There’s really no benefit to me hiding it so I’m going to admit that I really had no idea what I wanted to write for this post, so I decided to self-indulge and write about this! A history of all the TTRPG characters I’ve played, the ideas behind them and how it all feeds into the creative process. This is going to be something of a self-reflection, iterations of characters that I made to represent me and how that image has changed over the years. This kind of writing is really good for any creative person to do, constructing a path of things you’ve done and seeing how far you’ve actually come. It’s cathartic and helps you to feel more positive about yourself, a refresher of mentality before you go even further.
I’ve been partly into getting into characters and roleplaying for a long time. Since my earliest days of having a computer, over ten years ago now. It was mostly a coincidence that I came across roleplaying, back on the trashy days of YouTube when the memes were… A lot different than they are now. One of the big fads that I came across was IAM accounts, dedicated to particular fictional characters and acting as channels for those characters. The specific group that I ended up a part of all used characters from the Megaman series. We made use of the oldest version of YouTube streams which were just rooms where you could chat and share videos.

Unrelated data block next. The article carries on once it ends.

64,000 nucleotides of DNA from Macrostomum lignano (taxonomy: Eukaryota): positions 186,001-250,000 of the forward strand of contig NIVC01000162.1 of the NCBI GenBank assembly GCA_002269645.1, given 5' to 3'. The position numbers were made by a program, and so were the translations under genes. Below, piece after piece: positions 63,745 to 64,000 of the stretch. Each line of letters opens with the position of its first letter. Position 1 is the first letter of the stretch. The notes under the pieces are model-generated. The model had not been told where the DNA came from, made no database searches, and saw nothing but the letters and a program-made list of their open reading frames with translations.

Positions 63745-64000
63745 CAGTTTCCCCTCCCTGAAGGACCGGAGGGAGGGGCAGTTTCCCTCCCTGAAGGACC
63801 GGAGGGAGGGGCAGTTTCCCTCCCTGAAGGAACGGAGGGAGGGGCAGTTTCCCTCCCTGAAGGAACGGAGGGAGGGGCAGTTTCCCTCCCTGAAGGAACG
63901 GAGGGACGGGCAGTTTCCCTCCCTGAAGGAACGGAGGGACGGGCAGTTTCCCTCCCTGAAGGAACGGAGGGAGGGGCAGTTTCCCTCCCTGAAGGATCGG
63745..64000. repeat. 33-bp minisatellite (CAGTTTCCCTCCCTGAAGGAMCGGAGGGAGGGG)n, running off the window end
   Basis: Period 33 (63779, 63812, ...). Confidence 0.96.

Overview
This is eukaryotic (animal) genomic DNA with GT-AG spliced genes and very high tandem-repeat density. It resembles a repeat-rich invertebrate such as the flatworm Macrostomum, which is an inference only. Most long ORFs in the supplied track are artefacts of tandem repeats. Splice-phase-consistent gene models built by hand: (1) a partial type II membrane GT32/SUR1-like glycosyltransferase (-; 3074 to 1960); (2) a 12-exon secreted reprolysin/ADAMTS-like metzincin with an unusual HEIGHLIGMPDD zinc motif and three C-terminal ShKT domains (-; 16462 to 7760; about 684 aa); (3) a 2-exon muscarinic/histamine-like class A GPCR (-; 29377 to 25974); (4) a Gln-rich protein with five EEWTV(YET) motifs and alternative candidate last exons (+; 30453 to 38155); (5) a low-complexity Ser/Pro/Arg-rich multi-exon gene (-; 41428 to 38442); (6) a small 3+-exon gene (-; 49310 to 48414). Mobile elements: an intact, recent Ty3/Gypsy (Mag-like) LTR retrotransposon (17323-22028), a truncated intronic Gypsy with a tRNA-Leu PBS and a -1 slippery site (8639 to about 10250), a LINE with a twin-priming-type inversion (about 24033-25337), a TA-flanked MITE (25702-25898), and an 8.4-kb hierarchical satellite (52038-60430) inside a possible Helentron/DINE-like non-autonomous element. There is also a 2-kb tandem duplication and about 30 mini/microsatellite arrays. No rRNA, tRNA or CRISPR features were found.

The character I chose as my own IAM was Diveman. Not exactly my first choice, especially since I hadn’t actually even played Megaman 4 at that point, but I was drawn to the group and used what I could get. I wasn’t a part of this group for very long but it’s worth noting for one reason. The fact that you don’t have to start out entirely making your own characters and personalities and backstories. Playing a character is a great way to learn more about them, even if it’s not a particularly deep character like a majority of Megaman’s robot masters. It helps you understand how to portray the persona you’re taking, which is important in all writing. You’re not exactly going to get very far if you don’t keep your characters consistent.
I didn’t return to the idea of roleplaying for a long time after that. I spent years in other groups, led where the game Super Smash Bros. Brawl would take me. Then came a time where I started to drift away from the groups I was in and I had to find new ways of keeping myself amused. I remembered the IAM groups and the idea of roleplaying, it was always a thing at the back of my mind but not something I had chosen to pursue. Without much else to do I decided to give it a second shot. Youtube streams weren’t a thing any more at that point so the old IAM group had started to gather in a Xat room instead. To this day I don’t know if any of the people from the original group were there but I joined back in regardless.